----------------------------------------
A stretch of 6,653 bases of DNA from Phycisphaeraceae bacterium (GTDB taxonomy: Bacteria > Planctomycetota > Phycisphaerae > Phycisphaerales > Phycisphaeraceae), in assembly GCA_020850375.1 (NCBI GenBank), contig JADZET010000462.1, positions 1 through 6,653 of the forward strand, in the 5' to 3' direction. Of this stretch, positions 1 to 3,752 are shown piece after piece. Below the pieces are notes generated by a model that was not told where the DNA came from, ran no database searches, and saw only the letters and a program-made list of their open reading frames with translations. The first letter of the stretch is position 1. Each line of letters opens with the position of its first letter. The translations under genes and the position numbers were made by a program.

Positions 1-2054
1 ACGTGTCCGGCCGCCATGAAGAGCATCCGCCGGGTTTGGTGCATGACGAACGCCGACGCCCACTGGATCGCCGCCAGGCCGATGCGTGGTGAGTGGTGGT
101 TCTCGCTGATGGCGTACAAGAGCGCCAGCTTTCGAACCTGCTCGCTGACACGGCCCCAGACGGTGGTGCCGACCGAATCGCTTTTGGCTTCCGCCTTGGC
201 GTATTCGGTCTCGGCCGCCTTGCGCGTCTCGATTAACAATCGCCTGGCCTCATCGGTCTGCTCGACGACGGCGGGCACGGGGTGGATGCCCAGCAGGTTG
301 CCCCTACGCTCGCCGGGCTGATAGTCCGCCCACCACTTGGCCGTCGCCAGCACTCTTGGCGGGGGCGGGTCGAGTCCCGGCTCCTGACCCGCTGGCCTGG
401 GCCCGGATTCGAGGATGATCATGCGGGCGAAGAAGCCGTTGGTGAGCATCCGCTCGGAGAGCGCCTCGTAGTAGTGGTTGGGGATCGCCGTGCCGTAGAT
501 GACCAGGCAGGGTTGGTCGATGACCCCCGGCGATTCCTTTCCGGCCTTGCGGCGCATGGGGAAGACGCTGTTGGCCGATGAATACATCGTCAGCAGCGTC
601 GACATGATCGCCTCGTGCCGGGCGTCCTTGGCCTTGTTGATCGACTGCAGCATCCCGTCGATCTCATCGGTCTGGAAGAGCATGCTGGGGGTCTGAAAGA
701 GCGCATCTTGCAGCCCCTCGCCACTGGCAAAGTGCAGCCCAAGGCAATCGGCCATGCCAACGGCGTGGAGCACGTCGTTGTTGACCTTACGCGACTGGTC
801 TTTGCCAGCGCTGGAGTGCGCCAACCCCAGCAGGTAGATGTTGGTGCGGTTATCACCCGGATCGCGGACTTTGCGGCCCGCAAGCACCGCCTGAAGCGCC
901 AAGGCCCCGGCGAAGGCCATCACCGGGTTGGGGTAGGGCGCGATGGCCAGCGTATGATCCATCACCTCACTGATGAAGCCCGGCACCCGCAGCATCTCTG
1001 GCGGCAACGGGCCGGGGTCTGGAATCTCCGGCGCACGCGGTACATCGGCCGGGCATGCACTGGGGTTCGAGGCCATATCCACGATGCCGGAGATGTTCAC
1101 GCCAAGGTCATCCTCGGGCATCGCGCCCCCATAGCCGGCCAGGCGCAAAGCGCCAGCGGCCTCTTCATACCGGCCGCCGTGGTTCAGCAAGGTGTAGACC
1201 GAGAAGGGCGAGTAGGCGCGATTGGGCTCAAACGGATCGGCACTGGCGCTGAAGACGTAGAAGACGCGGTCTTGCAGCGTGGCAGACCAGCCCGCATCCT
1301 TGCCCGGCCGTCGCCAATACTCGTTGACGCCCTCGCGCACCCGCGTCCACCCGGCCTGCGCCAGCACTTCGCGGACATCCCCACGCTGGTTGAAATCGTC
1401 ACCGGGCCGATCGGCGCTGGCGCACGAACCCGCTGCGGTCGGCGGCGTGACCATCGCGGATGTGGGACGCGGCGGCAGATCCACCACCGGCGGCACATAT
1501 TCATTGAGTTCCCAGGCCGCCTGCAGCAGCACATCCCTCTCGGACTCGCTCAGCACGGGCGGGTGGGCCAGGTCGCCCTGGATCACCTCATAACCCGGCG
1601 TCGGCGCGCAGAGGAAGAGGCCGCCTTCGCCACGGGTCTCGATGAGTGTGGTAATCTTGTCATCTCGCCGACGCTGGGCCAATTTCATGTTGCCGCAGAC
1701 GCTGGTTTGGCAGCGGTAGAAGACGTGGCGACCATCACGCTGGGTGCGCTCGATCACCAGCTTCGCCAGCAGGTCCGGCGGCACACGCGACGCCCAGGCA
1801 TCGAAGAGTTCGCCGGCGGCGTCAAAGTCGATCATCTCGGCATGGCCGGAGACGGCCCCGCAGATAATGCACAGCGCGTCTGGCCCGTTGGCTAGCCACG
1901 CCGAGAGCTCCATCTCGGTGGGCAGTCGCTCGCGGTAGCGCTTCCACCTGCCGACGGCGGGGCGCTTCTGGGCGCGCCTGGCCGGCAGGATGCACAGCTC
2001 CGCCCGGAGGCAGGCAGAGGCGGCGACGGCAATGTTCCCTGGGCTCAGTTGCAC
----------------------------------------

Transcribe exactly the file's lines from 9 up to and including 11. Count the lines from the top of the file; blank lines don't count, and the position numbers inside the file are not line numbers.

601 GACATGATCGCCTCGTGCCGGGCGTCCTTGGCCTTGTTGATCGACTGCAGCATCCCGTCGATCTCATCGGTCTGGAAGAGCATGCTGGGGGTCTGAAAGA
701 GCGCATCTTGCAGCCCCTCGCCACTGGCAAAGTGCAGCCCAAGGCAATCGGCCATGCCAACGGCGTGGAGCACGTCGTTGTTGACCTTACGCGACTGGTC
801 TTTGCCAGCGCTGGAGTGCGCCAACCCCAGCAGGTAGATGTTGGTGCGGTTATCACCCGGATCGCGGACTTTGCGGCCCGCAAGCACCGCCTGAAGCGCC